Don’t Quit

Jamie Sumner
Special needs mom and author
05/17/24  10:00 AM PST
rest if you must but don't you quit

Finding Youth Diapers for My Son with Cerebral Palsy

My son Charlie has officially outgrown conventional diapers. He’s twelve and slim. It took us a while to get past those size sevens. I’m grateful they lasted as long as they did. I am also grateful that I did not know what was coming next. Knowledge is power, but ignorance is also bliss.

The next size up in diapers requires a doctor’s order to a medical supply company and our insurance doesn’t cover them. They are approximately three times the cost of what we are currently paying. I tried the workaround, which is adult size small diapers, which were still much more expensive, but at least more palatable than the diapers that cost their weight in gold. One Amazon delivery later, Charlie looked like he was gently swaddled in a garbage bag—it was up to his elbows and down to his knees. We laughed and I let myself say goodbye to that possible solution.

I called the United Cerebral Palsy Foundation and they informed me that sometimes they get diapers donated, but the size and quantity are never guaranteed and they can’t hold them for you. It’s first come, first served like Filene’s Basement, but for diapers.

After several increasingly desperate calls to our pediatrician, I am now approximately one third of the way down the rabbit hole of applying for our state healthcare program. I will get rejected. I know this, because we are in that woefully unhelpful middle income level that gets no help from the state and also no help from our private insurance. But, we have a plan! Once we are rejected, we can be considered for the Katie Beckett program, which is designed to help families like ours, who fall in that financial pothole.

My hope is that we can get aid to pay for all the things that are not covered like diapers and horseback riding therapy and accessories to his wheelchair and handicapped-accessible house renovations. A week ago I didn’t dare hope for any of this.

I was deep in the pothole, feeling all my feelings—frustration with the system, anger at the injustice, heartache for Charlie when I came across a poem titled “Don’t Quit” by Edgar A. Guest. The poem is long, but the line that stood out to me is simple and sweet: “Rest if you must, but don’t you quit.” Don’t you quit.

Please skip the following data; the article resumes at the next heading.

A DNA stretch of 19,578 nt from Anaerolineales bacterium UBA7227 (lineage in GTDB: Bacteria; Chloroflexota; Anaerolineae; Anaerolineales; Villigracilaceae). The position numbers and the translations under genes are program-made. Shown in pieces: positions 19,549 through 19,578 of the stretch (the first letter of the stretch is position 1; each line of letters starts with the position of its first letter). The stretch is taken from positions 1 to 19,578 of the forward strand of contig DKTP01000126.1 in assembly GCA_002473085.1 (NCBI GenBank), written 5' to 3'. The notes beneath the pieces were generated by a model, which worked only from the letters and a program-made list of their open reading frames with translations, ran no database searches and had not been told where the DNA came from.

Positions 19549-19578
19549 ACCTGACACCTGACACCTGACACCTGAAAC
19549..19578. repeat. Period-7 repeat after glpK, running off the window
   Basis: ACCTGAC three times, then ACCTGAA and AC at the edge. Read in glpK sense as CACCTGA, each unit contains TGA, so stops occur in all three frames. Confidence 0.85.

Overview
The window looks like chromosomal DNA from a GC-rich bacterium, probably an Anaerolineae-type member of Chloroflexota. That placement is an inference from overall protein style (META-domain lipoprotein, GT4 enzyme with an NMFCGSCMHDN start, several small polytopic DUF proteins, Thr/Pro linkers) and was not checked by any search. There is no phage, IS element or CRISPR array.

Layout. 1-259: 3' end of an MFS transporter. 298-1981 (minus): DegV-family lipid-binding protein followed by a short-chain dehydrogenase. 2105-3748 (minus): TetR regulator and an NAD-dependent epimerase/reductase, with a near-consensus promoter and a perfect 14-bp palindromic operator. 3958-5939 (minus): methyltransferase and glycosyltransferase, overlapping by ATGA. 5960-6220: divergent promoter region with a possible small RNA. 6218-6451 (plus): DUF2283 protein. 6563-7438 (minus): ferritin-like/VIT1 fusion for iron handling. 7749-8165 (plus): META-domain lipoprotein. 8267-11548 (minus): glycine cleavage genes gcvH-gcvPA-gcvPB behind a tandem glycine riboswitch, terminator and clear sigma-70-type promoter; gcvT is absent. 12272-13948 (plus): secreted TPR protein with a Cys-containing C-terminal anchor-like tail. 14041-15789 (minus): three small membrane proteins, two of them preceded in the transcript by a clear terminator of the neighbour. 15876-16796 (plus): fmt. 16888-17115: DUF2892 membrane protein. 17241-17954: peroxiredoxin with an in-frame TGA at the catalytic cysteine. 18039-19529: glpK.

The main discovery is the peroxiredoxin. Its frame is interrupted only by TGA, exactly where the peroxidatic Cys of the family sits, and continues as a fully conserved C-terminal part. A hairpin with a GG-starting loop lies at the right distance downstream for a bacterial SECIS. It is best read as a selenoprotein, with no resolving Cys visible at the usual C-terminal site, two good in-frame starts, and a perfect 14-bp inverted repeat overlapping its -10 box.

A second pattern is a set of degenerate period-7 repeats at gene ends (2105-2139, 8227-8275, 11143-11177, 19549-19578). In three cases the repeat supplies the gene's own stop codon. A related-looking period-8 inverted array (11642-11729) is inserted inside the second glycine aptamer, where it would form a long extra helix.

There have been plenty of times that I have wanted to quit…when Covid hit us hard, when my husband was frustrated, but stuck in his job, when my own job was in limbo because being a writer doesn’t guarantee that you can flip creativity on like a light switch.

However, if you are a caregiver of someone with special needs, you know what I mean when I say you can’t quit. Because quitting isn’t just about you. If you quit fighting, you quit fighting for them. And that is not an option.

So here I am, filling out endless forms and having endless conversations with physical therapists and doctors and not quitting.

I will leave you with a few more lines from the poem, in hopes that it will buoy your spirits if you are in need.

“When things go wrong, as they sometimes will,
when the road you’re trudging seems all uphill,
when the funds are low and the debts are high,
and you want to smile but you have to sigh,
when care is pressing you down a bit – rest if you must, but don’t you quit.”

May you rest, catch your breath, and then keep going.


child with special needs
Jamie Sumner is a special needs mom and author.
Author of the middle-grade novels:














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